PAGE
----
Subhas Chandra Bose’s statue at India Gate in New Delhi was inaugurated last week, replacing the earlier statue of George V. I always wanted that space occupied by a statue of Mahatma Gandhi, something that never happened.
The BJP is excellent at messaging. This downplays the role of the Congress in Indian independence and highlights that of Bose, the only top non Congress leader of the Independence movement.
Okay, let us have a Bose statue. But let us also have a much bigger Gandhi statue to put in perspective the contribution of the two. There is a large empty space today between the Bose statue and the National Stadium. Congress and other parties should pledge to construct an Independence Monument in that space.
This monument should have a towering statue of Gandhi, symbolising his outstanding leadership of the Independence movement. It should be surrounded by smaller statues of other heroes of the Independence movement from every state, to inform future generations of the breadth of that movement. By all means include Shyama Prasad Mukherjee, founder of BJP’s forerunner — this should be a national monument, not one serving narrow political ends. Let the monument include scrolled tablets relating major events of the Independence movement — the Jallianwala Bagh massacre, the launch of Gandhi’s satyagraha, the Dandi Salt March, and the Quit India Movement.
Gandhi is one of the great figures of the 20th century, revered across the world. The Gandhian ideal of winning a battle not by force but through passive resistance (satyagraha) has become a famous philosophy of action. It inspired Martin Luther King in the US and Nelson Mandela in South Africa, who were sometimes called the ‘American Gandhi’ and ‘South African Gandhi’ respectively. Both succeeded in liberating their people by adopting the Mahatma’s ideals and tactics.
By contrast, Bose’s global image is tarnished by his association with Hitler and the Japanese by his association with Hitler and the Japanese imperial army, both of whom were guilty of untold atrocities. Bose adopted the adage, “The enemy of your enemy is your ally.” He believed he could ally with Hitler and Hirohito to expel the British, whom he saw as worse than fascists. He did not condemn Hitler’s mass murder of Jews and other minorities. His apologists will point to earlier criticisms Bose made of Hitler in the 1930s, but that will not remove the taint.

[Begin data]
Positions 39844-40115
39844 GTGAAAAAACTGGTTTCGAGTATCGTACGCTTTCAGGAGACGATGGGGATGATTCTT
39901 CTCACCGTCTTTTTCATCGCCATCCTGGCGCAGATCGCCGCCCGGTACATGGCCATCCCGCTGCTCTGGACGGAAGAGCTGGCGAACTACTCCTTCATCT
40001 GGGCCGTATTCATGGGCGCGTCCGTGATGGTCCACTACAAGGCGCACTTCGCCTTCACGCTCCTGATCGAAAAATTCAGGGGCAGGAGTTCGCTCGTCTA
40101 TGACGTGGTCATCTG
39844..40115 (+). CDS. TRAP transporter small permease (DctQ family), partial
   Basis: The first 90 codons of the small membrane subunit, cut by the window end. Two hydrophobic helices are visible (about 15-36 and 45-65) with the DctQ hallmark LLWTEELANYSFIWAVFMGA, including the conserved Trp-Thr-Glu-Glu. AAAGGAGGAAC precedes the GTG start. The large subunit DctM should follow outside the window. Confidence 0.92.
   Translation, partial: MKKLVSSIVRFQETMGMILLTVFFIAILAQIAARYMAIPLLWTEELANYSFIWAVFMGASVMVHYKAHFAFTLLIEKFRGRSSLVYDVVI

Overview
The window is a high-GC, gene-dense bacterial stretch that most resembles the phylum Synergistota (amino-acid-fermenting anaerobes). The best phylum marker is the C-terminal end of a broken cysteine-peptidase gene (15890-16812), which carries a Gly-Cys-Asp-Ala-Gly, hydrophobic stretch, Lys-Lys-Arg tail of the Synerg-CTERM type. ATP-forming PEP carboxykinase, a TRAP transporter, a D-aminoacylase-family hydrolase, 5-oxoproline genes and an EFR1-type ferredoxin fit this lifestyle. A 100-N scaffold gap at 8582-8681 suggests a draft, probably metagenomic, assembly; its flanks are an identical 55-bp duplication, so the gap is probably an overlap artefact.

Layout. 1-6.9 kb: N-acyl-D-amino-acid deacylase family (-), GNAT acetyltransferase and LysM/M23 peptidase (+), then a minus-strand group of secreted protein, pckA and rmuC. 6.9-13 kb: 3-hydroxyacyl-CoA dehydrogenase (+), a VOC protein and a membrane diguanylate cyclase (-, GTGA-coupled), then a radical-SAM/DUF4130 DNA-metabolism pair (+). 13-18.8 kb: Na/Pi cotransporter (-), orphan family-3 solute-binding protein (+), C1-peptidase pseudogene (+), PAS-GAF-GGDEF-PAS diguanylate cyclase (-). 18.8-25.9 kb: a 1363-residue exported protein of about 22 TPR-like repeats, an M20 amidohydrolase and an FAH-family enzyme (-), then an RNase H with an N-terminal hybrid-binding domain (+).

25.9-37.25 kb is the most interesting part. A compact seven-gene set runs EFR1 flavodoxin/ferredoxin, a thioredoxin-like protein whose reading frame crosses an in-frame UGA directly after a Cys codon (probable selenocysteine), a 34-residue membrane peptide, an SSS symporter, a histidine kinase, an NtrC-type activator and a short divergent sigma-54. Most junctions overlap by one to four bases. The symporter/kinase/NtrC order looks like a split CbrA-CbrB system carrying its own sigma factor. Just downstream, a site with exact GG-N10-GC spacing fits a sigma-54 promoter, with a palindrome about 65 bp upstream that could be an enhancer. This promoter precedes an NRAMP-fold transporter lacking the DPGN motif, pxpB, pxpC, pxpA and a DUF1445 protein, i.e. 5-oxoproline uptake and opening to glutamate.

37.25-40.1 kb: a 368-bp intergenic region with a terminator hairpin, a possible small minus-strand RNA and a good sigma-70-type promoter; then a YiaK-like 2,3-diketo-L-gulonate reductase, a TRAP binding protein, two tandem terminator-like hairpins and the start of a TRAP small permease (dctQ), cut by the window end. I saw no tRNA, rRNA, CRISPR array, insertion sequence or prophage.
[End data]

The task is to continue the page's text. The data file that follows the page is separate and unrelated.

Nor did Bose condemn Japanese atrocities such as the Rape of Nanking, one of the most despicable outrages in history. He came to despise liberal democracy and sought a ‘New State’ drawing on elements of communism and fascism. Author Kapil Komireddi says, “It was a terrifying vision: a rigid central state held together by a national language written in the Roman script. It would practice a suffocating form of discipline at home and be closely aligned with the Axis powers abroad.”
Bose seriously believed that if he fought alongside the Japanese, they would conquer India and then hand it over to him to rule. This was fantasy. The Japanese did indeed invade the Andaman and Nicobar Islands and permitted Bose to raise an Indian flag, but they then ruled the Islands with a ruthless ferocity that appalled the locals. This has been spelled out by historians like Aparna Vaidik.
Let us be thankful that the Japanese were defeated and Bose’s plan failed. Yet in death he was reinvented as a hero. Even after death, he inspired the revolt of the Royal Indian Navy in 1946. Nehru, long a political foe, nevertheless praised Bose’s patriotism at the INA trials.
In Bengal nobody seemed to care overmuch Bose’s failure to condemn the Holocaust, and all lionised him. Many parties, in turn, sought to appropriate him — the Socialists, Communists, Congress, Trinamool Congress, and now the BJP. His name has been used to feed different mythologies for different political purposes.
Glossing over a great leader’s failings is common globally. Englishmen revere Winston Churchill for his leadership during World War II, ignoring his racism and contempt for human rights. Bose’s flirtation with fascism is similarly ignored in India.
What is most relevant today is that Bose was fundamentally a secularist, and contemptuous of the Hindu Mahasabha. He named his four brigades after Gandhi, Nehru, Maulana Azad, and himself. He translated ‘Indian National Army’ into ‘Azad Hind Fauj’, using three Urdu words and not Sanskrit or Hindi. His top military leaders included Sehgal (a Hindu), Dhillon (a Sikh), and Shahnawaz Khan (a Muslim). This vision of a united secular India was opposed to Savarkar’s Hindutva. We should honour this legacy of Bose in a new Independence Monument.
This article was originally published in The Times of India on September 17, 2022.